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Oberlin’s Creativity and Leadership Entrepreneurship Program Awards $60,000 to 2010-2011 Fellows

May. 12, 2010


Oberlin seniors Emily Arons, Rachel Rothgery, and Daniel Abramson and junior Vincent A. Alessi have won a total of $60,000 in development grants from the college’s Creativity & Leadership Project to begin carrying out entrepreneurial ventures of their own designs. Arons will establish a certified commercial kitchen in West Virginia, Rothgery will disseminate low-cost, fuel efficient stoves to women in Niger, and Abramson and Alessi will develop and market an innovative lab device.

Each year, the Creativity & Leadership fellowship program awards a series of grants of up to $30,000 to innovative, motivated, and prepared Oberlin students to help them move entrepreneurial ideas from concept to reality. The program supports dedicated entrepreneurs who have a creative model for addressing a demonstrated need or demand in a financially sustainable way, whether in the for-profit or not-for-profit sphere. In addition to funding, awardees benefit from mentoring by leading entrepreneurs as well as peer support.

Oberlin’s approach to entrepreneurship is firmly grounded in the liberal arts, and the program is designed to draw on and interweave students’ intellectual and artistic interests, innovative ideas and aspirations, experiential learning, and co-curricular activities. The project emphasizes creativity and leadership as attributes at the core of successful ventures in any field.

Senior Emily Arons has received $30,000 to establish and promote the Valley Community Kitchen, a certified commercial kitchen that will encourage economic development in the Coal River Valley of southern West Virginia by supporting local food entrepreneurship. The kitchen will allow individuals to pursue their own entrepreneurial endeavors while also providing a space for collaborative cooking. In addition, the kitchen will serve as a link to the region’s local food system, aiming to connect key players—growers, cooks, and retailers—and honor the strong food culture. The project is a communal effort, calling on the resources, talent, and vision of the region and the people.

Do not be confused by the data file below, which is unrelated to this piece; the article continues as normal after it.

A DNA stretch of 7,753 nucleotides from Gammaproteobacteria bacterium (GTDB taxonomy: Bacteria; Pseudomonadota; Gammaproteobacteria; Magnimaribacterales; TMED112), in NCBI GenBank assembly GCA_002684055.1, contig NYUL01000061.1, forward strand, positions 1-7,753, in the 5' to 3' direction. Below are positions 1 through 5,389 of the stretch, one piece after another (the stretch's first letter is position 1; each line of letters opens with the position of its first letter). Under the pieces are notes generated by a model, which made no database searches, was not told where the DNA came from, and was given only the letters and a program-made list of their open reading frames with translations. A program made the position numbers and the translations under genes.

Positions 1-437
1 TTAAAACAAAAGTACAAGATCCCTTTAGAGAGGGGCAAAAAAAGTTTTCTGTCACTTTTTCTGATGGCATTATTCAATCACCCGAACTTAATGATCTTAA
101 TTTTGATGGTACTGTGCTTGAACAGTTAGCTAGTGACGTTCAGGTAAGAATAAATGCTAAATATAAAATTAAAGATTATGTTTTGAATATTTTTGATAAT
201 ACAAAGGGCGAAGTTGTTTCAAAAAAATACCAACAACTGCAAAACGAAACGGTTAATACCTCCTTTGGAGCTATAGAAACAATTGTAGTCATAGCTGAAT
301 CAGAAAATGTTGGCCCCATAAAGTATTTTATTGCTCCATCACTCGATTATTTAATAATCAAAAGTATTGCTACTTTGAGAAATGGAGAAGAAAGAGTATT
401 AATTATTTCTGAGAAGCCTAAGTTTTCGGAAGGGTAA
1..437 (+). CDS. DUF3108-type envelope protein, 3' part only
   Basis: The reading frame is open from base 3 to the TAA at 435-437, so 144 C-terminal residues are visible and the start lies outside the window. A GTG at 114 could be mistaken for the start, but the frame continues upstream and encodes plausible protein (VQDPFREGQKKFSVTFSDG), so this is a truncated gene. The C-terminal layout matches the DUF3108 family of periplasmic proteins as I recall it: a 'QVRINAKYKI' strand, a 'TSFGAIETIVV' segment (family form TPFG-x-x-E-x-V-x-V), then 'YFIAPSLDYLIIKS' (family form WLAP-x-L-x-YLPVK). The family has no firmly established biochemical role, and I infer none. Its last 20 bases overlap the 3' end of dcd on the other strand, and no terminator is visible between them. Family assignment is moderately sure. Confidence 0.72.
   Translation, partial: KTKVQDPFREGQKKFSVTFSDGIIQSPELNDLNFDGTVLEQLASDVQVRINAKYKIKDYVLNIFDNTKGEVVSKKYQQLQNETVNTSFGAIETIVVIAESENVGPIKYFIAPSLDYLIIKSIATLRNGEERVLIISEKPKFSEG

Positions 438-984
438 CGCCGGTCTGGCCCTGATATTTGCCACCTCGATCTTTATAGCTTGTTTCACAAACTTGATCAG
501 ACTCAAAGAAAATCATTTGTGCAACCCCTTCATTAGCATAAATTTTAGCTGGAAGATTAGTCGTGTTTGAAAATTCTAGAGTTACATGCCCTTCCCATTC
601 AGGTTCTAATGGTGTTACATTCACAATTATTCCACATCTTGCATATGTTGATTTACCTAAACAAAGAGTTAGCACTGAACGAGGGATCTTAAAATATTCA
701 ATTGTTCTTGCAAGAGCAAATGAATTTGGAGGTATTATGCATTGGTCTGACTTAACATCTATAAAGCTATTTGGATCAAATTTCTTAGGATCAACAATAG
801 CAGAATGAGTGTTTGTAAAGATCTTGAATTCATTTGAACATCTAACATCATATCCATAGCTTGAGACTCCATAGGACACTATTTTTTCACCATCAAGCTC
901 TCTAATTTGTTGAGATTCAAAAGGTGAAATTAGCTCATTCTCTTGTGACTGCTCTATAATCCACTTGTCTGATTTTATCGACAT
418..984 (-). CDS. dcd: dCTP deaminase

At Oberlin, Arons majored in environmental studies and minored in history. Her senior honors project, a history of resistance to surface mining in Appalachia, introduced her to the Coal River Valley region and community, sparking an interest in Appalachian food and desire to move to southern West Virginia.

“Having growing up in New York City, I cannot wait to dive into rural life,” she said. “The Valley Community Kitchen fuses my love for food with my commitment to environmentalism and academic understanding of the history of Appalachia.”

Rachel Rothgery, a fifth-year third world studies major, has been awarded $22,500 to implement the Niger Stove Project, which will reduce greenhouse gas emissions and improve the respiratory health of families by disseminating low-cost, fuel-efficient stoves through an alternative-income program benefiting disadvantaged women in Niger.

While at Oberlin, Rothgery organized fundraisers to build schools in Kenya and Sierra Leone. She has traveled extensively throughout Latin America—including Guatemala, where she launched a microfinance initiative for disadvantaged women and acted as head volunteer coordinator at an orphanage. Last year she traveled to Niger with the Boston University International Development Program, where she volunteered with the microfinance organization Rencontre et Action. With the support of the David Love Memorial Fund, she extended her stay to research democracy and the rights of women in Niger. In July, Rachel will return to Niger to implement her project.

Senior Daniel Abramson and junior Vincent A. Alessi have been awarded $7,500 to market a device of their own creation that uses patent-pending mechanisms to automate the mounting of biological matter onto glass slides. Vincent and Daniel plan to license the instrument and its associated intellectual property to one of several companies that are world leaders in the histology instrument industry.

The process of mounting a piece of biological matter on a glass slide is a time consuming and skill intensive process, and the difficulties associated with the process are particularly burdensome for medical histology labs that process huge amounts of tissue. The duo’s device automates the process of tissue mounting—a development that will potentially save medical histology labs hundreds of thousands of dollars, reduce tissue-mounting time by 95 percent, and dramatically increase end-product quality.

Alessi, a biochemistry and neuroscience major as well as aspiring scientist and entrepreneur, will focus on the technical development and scientific application of the device. Though only a junior at Oberlin, he has nearly five years of research experience in the life sciences and has coauthored multiple publications. During high school, Alessi attempted to apply for a patent on a novel antibacterial silver-polymer he invented in his basement, and later started a small but successful analytical instrument refurbishment operation. Abramson, a politics major who has also served as a Student Senator, politics major representative, and Cole Scholar in Electoral Politics, will focus on the marketing and communications end of the venture.

The 2010 fellowships are a component of Oberlin's Creativity & Leadership Project, which is part of the Northeast Ohio Collegiate Entrepreneurship Program—a Kauffman Campuses (SM) initiative funded by the Burton D. Morgan Foundation and the Ewing Marion Kauffman Foundation.

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